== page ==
Fanning the Asbury Revival Flame: ‘There Must Be Brokenness and Repentance’

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Shawn Akers

Pastor Todd Smith knows a little bit about how God can keep a revival going. This month, Christ Fellowship Church in Dawsonville, Georgia, will celebrate its fifth year of the North Georgia Revival, a move of God that has been going strong since 2018.

Mike Felhlauer is also familiar with God’s presence in his church. The pastor at New Life Church in Corpus Christi, Texas, has witnessed a powerful move of the spirit in his church since 2018.

And both Smith and Fehlauer have some encouraging advice for the people at Asbury University in Wilmore, Kentucky, who have seen an incredible outpouring of the Holy Spirit happening in their chapel since last Wednesday. The school’s newspaper, The Asbury Collegian, reported that on opening night, at least 100 people fell to their knees and bowed at the altar.

And the move of God hasn’t stopped.

“It’s a beautiful thing that is happening at Asbury,” says Smith, whose church has seen 30,000 baptisms during its Sunday night services since 2018 and will celebrate its fifth anniversary on Feb. 19. “There has to be brokenness and contrition and repentance for such a move of God to come. That looks like what has been demonstrated there and it’s continuing right now. But the moment prayer and brokenness is no longer a priority, then the fire diminishes and He pulls out. We must keep seeking after the face of God.

“We all must stay and remain broken before the Lord. The presence of the Lord increases the glory of the Lord and it continues to intensify. The power of the Lord is in our baptismal waters, and it has created miracles.”

Prayer, he added, is “what fuels revival—that and brokenness.”

“Those elements are the oxygen for revival,” he says.

Fehlauer agrees with Smith’s assessment 100%. As a student at Nazarene University in the 1980s, he remembers hearing about and reading about revival at Asbury University in 1970.

“It was amazing what happened back then and it’s amazing what is going on right now,” Fehlauer said.

Smith says individuals have been healed of cancers, tumors have disappeared and legally blind eyes have been opened in the baptismal waters at Christ Fellowship. In addition, Smith says people have been freed from lifelong addictions to drugs, alcohol, pornography and homosexuality.

“These bondages are being drowned in the waters on our altar, but it has nothing to do with any of us,” Smith says. “Everyone who goes in is encountering the Lord in the water. He just suffocates, obliterates these strongholds and evicts the trespasser.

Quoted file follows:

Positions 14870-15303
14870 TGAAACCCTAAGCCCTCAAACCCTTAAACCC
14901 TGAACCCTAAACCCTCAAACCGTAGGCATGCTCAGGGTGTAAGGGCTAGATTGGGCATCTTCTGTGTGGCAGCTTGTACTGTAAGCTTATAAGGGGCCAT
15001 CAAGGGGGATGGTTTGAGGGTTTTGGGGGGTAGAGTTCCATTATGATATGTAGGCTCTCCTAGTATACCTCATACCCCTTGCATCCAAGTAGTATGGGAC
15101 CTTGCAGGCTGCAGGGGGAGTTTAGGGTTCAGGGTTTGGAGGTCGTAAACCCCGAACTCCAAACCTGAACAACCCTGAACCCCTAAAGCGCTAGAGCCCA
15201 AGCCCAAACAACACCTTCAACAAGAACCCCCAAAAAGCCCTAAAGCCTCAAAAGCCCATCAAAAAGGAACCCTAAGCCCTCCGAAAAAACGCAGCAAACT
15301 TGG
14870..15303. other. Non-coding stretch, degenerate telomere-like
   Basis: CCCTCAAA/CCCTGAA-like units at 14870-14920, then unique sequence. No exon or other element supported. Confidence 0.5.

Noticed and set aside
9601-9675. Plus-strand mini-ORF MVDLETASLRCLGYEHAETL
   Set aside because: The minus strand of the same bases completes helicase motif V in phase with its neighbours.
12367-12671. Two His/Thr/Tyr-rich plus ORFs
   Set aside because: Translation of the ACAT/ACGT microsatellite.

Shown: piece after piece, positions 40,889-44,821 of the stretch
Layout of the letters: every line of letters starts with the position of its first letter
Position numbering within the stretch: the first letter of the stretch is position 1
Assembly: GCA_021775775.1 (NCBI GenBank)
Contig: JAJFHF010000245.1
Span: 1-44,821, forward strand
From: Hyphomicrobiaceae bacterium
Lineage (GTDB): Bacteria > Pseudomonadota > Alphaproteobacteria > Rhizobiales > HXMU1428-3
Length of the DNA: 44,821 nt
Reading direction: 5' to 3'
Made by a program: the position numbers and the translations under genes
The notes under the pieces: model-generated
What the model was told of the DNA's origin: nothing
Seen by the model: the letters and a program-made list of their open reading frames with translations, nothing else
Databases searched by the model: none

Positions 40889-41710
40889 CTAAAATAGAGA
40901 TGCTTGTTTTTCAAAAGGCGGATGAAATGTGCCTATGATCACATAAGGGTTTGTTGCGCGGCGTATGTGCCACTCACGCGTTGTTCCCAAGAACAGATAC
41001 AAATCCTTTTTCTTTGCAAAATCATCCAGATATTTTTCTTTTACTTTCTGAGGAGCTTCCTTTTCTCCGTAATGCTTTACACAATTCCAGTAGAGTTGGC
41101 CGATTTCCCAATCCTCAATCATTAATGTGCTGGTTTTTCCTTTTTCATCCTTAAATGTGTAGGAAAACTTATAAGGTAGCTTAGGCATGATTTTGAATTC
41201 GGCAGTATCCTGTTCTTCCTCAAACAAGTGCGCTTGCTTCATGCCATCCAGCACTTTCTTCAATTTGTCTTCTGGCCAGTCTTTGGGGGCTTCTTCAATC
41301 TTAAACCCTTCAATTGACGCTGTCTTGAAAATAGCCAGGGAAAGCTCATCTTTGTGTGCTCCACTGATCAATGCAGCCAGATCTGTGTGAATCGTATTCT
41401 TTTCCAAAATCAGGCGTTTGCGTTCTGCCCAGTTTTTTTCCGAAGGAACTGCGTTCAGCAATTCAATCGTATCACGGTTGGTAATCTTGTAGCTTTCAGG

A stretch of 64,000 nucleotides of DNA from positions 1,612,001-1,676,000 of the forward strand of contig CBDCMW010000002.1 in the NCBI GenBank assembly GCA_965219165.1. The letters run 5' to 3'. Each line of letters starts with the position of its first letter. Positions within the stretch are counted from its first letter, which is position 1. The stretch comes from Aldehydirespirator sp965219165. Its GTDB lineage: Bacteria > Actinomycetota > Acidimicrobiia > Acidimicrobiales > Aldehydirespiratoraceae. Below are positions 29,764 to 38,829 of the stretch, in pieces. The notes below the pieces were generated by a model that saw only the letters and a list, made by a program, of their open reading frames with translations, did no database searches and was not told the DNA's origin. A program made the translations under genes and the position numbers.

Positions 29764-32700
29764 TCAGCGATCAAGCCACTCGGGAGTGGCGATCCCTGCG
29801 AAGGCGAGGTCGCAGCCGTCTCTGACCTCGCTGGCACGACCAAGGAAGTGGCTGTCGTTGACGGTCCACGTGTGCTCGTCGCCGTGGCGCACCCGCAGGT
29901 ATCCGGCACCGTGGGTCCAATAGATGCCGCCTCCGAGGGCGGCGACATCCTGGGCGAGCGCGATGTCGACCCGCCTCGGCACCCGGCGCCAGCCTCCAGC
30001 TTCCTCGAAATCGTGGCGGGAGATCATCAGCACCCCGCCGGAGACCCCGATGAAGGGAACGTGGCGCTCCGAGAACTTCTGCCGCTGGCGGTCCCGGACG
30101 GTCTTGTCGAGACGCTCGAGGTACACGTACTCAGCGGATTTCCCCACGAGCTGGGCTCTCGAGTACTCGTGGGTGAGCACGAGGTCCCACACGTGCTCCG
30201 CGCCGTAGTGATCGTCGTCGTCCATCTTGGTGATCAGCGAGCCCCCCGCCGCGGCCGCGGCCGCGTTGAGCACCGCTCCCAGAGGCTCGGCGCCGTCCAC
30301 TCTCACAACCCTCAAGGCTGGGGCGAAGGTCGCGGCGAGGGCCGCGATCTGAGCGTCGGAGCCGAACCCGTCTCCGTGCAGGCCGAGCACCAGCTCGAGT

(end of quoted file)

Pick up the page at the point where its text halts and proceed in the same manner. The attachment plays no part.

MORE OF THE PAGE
“And this is not your typical revival led by a personality. God’s presence is driven by a move of the Spirit, and it’s been that way for five years. In all honesty, we want to remain nameless and faceless. We’re not attaching this to any ministry. This is all led by local pastors and nobody else is getting the glory except for God.”

Fehlauer says New Life Church in Corpus Christi saw 837 baptisms last year and that he himself was involved in only three. In fact, he says, the Holy Spirit has empowered other members of the staff and the church to be God’s hands in the miracles that they are witnessing.

Fehlauer says that the revival that is happening right now at Asbury University just is “part of God’s plan” and that we’re about to see it accelerate.

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“God is starting revival fires all around the country,” Fehlauer says. “The pockets of revival become a big wave. It’s awesome. As far as when these special meetings are over, students need to continue to walk in that humility and that place of complete surrender.

“If the finished work of the cross will continue to be central for every part of their lives, if they will take the revival fires they have and not let those fires go out, that will only fan the flame of revival,” Fehlauer says. “They need to share with others what they have seen and experienced. That will keep it going for a long, long time.” {eoa}

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Shawn A. Akers is the online editor at Charisma Media.

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The North Georgia Revival has continued for nearly five years.

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